Sometimes it seems like I’m talking – and writing – about Black Lives Matter all the time. Let me explain why.
Back in 1903, W.E.B. DuBois wrote The Souls of Black Folk. He began the book with these lines:
“HEREIN lie buried many things which if read with patience may show the strange meaning of being black here in the dawning of the Twentieth Century. This meaning is not without interest to you, Gentle Reader; for the problem of the Twentieth Century is the problem of the color-line.”
Today, despite all of the organizing, all of the marching, all of the blood shed and people martyred in the civil rights movement of the 20th century, the problem of the color line is still the problem of our time, the problem of the 21st century, in the United States and around the world. And today, Black Lives Matter embodies the challenge of the new civil rights movement.
Today, right here in River City, right here in Minneapolis and St. Paul, every day that I sit down to write, the problem of the color line, the problem of racial injustice, is real and present and local. Look up and down the street where you live, and see the residential segregation that still shapes the city. Go to work and know that unemployment is higher and job opportunities far more limited for black people and Native Americans and Latinos in these cities. Visit your child’s school, and find our education system failing children of color.
In 2014, Met Council chair Susan Haigh said:
“Today in our region, only 6 percent of white people live in poverty — that is one of the best rates in the country. But 25 percent of people of color in this region live in poverty — one of the worst rates in the country.”
Minnesota Compass has done extensive research. Their findings;
“People of Color make up the fastest growing segment of our population. These individuals will continue to make up an increasingly large part of our workforce. Many will also be among the future parents, caregivers and leaders of our region. Data also show that these members of our community are:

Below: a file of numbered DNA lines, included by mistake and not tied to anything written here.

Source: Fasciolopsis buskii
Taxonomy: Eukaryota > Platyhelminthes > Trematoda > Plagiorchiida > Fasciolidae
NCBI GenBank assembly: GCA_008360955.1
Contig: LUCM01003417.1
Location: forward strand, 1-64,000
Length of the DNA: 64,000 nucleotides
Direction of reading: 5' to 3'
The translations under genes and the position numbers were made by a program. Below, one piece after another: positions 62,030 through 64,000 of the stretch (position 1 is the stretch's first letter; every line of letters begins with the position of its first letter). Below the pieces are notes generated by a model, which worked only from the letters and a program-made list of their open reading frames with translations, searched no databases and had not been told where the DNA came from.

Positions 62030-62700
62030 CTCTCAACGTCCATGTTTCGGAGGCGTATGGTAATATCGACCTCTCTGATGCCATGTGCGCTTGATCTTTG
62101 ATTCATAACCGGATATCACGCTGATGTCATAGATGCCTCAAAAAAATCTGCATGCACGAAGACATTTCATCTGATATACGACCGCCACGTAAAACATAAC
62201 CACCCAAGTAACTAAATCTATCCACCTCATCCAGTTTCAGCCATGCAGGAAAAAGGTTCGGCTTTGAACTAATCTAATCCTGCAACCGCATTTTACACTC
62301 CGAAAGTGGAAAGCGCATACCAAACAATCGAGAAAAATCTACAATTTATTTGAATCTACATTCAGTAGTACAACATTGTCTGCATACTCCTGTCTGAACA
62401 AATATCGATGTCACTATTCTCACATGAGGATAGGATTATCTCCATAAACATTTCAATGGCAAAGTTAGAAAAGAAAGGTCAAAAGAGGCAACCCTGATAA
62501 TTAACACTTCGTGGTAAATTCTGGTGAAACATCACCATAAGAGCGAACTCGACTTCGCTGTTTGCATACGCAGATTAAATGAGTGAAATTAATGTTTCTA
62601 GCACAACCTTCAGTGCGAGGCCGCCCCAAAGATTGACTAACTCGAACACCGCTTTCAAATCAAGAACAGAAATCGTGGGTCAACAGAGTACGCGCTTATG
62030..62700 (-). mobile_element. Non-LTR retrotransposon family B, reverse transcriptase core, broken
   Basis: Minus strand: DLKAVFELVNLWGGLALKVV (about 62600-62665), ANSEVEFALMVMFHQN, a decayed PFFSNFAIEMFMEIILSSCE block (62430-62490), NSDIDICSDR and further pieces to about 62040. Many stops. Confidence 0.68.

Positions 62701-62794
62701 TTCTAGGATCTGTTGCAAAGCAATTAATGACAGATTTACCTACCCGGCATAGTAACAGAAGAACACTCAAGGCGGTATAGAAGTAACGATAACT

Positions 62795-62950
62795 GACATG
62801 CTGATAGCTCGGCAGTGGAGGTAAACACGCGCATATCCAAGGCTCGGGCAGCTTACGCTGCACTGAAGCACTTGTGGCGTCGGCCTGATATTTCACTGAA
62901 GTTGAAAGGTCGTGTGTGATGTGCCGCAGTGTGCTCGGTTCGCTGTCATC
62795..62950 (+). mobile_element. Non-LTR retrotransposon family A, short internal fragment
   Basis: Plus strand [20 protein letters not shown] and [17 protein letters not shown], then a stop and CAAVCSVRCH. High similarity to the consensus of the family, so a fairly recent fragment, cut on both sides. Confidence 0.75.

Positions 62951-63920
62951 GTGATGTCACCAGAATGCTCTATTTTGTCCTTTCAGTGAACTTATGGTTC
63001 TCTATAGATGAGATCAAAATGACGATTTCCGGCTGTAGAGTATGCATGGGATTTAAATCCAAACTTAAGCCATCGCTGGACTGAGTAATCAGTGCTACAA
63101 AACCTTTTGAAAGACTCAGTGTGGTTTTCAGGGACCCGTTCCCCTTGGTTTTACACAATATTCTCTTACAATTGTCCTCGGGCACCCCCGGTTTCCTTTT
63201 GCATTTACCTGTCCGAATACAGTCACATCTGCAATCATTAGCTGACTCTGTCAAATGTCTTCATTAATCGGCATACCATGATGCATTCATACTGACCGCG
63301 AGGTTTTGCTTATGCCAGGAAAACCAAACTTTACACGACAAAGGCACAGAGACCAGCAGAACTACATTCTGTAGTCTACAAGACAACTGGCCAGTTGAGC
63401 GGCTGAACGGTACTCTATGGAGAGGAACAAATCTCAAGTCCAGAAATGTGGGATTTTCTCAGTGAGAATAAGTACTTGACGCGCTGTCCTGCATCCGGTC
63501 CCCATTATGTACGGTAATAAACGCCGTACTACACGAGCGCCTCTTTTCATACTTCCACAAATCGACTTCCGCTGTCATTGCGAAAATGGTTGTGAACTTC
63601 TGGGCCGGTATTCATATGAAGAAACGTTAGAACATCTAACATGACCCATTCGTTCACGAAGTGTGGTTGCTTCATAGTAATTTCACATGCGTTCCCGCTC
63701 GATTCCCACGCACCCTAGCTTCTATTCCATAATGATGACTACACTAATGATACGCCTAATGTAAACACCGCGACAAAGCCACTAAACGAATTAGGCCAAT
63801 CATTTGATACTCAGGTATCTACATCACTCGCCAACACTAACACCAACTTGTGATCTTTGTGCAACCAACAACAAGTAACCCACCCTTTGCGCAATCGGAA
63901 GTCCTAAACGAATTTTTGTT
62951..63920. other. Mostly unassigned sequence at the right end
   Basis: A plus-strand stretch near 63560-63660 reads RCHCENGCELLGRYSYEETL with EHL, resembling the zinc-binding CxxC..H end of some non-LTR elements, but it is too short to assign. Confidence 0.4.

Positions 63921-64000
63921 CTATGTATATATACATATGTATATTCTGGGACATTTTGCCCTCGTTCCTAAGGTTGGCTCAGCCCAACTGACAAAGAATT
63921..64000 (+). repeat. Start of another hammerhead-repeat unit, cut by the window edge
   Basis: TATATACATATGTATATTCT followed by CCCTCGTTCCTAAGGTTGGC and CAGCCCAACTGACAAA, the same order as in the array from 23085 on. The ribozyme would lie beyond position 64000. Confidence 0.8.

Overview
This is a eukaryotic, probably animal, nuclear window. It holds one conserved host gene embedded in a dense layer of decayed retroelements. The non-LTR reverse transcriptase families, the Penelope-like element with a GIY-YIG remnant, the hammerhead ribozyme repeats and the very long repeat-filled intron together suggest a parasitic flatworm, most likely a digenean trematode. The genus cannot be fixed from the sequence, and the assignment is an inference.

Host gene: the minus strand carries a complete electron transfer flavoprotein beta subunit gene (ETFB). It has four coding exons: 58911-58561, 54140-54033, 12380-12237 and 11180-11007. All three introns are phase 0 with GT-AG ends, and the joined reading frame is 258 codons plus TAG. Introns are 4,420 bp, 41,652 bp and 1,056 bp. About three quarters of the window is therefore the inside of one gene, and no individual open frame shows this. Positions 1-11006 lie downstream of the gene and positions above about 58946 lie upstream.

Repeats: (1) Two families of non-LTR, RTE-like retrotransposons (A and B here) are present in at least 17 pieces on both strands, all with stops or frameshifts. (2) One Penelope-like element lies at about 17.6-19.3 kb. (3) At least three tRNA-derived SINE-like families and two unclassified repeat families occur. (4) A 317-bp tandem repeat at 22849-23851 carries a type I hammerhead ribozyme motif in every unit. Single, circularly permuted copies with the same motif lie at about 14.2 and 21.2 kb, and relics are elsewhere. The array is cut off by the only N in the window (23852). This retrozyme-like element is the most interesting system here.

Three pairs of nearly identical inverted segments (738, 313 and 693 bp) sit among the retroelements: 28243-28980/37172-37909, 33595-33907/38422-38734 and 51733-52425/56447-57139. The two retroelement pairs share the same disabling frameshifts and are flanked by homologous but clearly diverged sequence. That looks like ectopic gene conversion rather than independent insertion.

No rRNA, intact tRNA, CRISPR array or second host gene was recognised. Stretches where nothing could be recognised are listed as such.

In November, police officers shot and killed Jamar Clark. Witnesses say he was handcuffed. The police and prosecutors refuse to release video evidence, saying that the investigation is ongoing and they won’t release evidence until it is complete. The prosecutors say they won’t decide whether to charge police: they will leave that up to a grand jury.
Protests that occupied the block in front of the Fourth Precinct police station, near the place where Jamar Clark was killed, continue in other places. On December 23, those protests move to the Mall of America (MOA), which will try to stop the protest or arrest the protesters. MOA tried to get a judge to issue an injunction against the protests and to order leaders to go on Facebook and Twitter and cancel the protest. That’s not happening. On Tuesday, the judge ordered three named leaders to stay away from MOA, but refused to enter any of the other orders.
The protest at the Mall of America is about Jamar Clark. But it is also about policing in Minneapolis, where the ACLU has analyzed data on 96,000 arrests and found that the structural racism that produces segregation and discrimination also permeates police attitudes and actions.
“The feeling that the Minneapolis Police Department treats people of color, particularly Black and Native American residents, differently than white Minneapolitans isn’t confined to Jeylani and his friends. It’s pervasive, and now because of new in-depth documentation we can see how broad and systematic it is.”
The protest at the Mall of America is about policing, but it is about more than policing. It is about justice, and about the problem of the color line that persists, right here in the Twin Cities, into the 21st century.